Low Water is Concentrating Ducks
With low water and seemingly high resident duck numbers, October can’t come fast enough for northeastern hunters. Reports from Maine...
With low water and seemingly high resident duck numbers, October can’t come fast enough for northeastern hunters. Reports from Maine and New York down through southern New England confirm dry conditions are concentrating ducks around open water. In upstate New York, many hunters are betting early season success on the St. Lawrence River as ponds and swamps in the region have all but completely dried up, said Albany-based Avery Prostaffer Arliss Reed.
“Out scouting for deer in the woods I stumbled on a little pond and jumped 20 mallards,” he said. “There are hardly any ducks in the field, but driving around every visible pond has 20, 30 ducks. We’re seeing flocks of blue-wings of 40 to 50 birds, wood ducks everywhere. I just watched 100 brant in the Hudson Valley and they were rolling! They were on their way to Long Island!”
Large groups of early migrators moving out of southern Ontario and a week of below-average nighttime temperatures are surely moving the birds along. But with such dry weather, hunters in Maine, New Hampshire or Vermont-those lucky enough to have a season opener that first week in October-want to think late season tactics. Just like December and January hunts when most water is locked up with ice, the key to hunting dry weather conditions is finding that open water-big rivers, big ponds, big lakes. Places that don’t traditionally have ducks, but have water, are spots to check.
With warm sunny weather through much of fall and summer, farm ponds and swamps with low water have likely turned into prime, overgrown feeding zones. Find them and you may just find ducks dropping into your dekes just after sunrise.
“Our traditional opening day hole should have water in it,” Prostaffer Reed said. “but it’s going to be lower, so there’s tons of arrowhead and smartweed available dropping seeds. That’s what ducks are looking for in October. When the water’s way up they roost on it, but now because it’s so low it’s more a feeding swamp.”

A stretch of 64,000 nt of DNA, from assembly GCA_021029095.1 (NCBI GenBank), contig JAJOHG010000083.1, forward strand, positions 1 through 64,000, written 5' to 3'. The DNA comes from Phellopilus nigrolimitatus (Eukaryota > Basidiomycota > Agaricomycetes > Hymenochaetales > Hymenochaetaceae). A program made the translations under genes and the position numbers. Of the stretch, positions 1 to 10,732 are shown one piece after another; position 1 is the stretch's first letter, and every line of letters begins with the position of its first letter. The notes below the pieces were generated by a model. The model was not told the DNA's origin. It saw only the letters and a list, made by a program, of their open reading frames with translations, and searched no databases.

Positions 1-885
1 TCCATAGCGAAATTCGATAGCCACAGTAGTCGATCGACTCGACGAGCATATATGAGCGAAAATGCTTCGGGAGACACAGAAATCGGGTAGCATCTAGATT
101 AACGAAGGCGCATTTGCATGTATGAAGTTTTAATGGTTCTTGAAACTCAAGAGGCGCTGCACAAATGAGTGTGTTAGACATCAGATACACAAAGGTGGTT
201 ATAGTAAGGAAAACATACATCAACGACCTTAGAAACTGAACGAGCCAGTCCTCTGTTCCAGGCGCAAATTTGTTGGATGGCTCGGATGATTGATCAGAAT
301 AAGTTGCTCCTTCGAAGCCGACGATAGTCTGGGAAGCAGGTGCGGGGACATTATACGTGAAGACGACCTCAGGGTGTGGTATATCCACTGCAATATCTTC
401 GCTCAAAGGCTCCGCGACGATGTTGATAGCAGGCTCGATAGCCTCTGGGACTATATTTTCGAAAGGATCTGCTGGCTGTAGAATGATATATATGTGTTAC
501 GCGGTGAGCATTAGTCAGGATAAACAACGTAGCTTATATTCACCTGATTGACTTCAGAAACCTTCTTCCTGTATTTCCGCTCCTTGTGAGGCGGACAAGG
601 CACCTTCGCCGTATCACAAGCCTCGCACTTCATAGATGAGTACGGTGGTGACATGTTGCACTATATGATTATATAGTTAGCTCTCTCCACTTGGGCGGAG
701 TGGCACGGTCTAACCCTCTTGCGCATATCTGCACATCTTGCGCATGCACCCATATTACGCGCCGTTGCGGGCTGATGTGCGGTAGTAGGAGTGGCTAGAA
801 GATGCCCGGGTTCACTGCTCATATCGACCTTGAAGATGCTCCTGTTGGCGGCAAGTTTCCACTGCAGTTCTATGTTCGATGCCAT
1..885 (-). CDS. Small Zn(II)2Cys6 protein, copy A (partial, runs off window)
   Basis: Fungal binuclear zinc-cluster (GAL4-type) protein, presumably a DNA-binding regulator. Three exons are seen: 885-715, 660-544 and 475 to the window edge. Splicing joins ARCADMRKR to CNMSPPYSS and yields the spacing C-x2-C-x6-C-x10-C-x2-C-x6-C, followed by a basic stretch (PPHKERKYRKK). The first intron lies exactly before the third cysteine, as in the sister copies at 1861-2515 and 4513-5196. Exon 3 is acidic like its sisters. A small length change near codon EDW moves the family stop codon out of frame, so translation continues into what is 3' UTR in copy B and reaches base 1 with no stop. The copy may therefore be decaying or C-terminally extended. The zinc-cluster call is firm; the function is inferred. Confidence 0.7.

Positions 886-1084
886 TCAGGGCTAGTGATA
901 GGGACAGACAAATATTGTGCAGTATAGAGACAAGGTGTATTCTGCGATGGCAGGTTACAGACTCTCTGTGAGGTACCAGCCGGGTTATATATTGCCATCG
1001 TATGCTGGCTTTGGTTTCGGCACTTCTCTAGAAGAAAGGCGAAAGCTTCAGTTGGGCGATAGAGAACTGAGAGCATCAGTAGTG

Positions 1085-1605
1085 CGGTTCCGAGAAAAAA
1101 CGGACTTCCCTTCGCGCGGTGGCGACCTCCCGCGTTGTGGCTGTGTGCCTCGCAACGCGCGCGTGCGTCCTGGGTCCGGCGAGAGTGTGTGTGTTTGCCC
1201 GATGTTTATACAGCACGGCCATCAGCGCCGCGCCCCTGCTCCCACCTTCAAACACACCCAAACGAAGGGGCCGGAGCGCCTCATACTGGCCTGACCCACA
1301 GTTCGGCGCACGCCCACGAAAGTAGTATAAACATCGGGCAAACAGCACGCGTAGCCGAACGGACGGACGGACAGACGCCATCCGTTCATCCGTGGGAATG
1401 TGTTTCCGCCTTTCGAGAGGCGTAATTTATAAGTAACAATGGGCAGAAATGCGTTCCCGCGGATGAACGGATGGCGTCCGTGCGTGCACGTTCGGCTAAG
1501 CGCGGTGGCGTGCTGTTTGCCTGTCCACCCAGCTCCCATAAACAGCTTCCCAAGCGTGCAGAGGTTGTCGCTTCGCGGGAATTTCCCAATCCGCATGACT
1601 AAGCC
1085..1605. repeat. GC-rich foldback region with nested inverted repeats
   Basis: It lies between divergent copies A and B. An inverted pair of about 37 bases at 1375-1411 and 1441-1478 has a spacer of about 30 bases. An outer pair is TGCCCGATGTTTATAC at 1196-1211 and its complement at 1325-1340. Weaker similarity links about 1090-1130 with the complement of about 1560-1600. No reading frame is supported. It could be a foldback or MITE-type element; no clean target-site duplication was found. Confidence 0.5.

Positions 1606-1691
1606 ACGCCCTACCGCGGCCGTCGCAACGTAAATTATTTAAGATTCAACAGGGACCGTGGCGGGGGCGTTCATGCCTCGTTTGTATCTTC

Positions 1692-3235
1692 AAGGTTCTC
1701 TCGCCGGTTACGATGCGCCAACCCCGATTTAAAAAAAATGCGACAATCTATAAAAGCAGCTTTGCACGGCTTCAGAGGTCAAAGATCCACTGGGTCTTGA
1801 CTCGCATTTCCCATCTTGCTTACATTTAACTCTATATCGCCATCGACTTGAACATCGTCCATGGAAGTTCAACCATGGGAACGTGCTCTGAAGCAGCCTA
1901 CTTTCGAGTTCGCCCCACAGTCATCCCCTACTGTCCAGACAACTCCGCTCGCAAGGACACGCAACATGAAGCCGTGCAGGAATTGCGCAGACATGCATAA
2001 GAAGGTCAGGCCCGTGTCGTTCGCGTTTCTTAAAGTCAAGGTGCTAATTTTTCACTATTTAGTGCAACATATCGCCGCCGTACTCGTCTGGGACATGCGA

South of the Mason-Dixon, teal season has all but officially wrapped up. Captain Clark Purvis of North Carolina’s Roanoke River Waterfowl opened the early season with three limits in three days before the birds pushed further south. “As soon as the temperature drops down in the 50s, the blue-wings will migrate and we had nights around 45, 47, 48,” he said. All told, Purvis spotted wads as big as 300 birds, which made for good hunting, but can’t compare to past years with 5,000-bird flocks in the area.
Captain Jeff Kraynik of The Coastal Sportsmen hunted three of Florida’s four-day teal and wood duck early season,and had some success, as the photo above indicates. Florida is having the opposite problem as the rest of the country: high water has spread out the birds.
“There was a lot of water during our gator season,” Kraynik said, “but we’re just coming into our dry season now, so if water management doesn’t release too much we should have a good [regular] season.”
Clients did well this early season, despite the water, Kraynik said, because they were able to setup within 20 yards of established flight paths. There’s plenty of food and bird numbers are up, but the big question mark for Florida duck hunters hasn’t played out yet: weather.
Even more so than other places, Florida duck hunting rests on a careful temperature balance. It takes cold fronts in the northern states to push birds that far south, but if it drops below freezing then birds bail for the Bahamas and Cuba. Twice in the last two years major freezes have pushed birds early. “Two years ago we were actually breaking ice in the marsh,” Kraynik said. “Normally we have mild winters. But these last couple has been bitter cold. We had to warm the airboats with heat guns to get them started. That was pretty miserable.”
It all proves that wherever you hunt, playing the local water levels could make or break your October early season.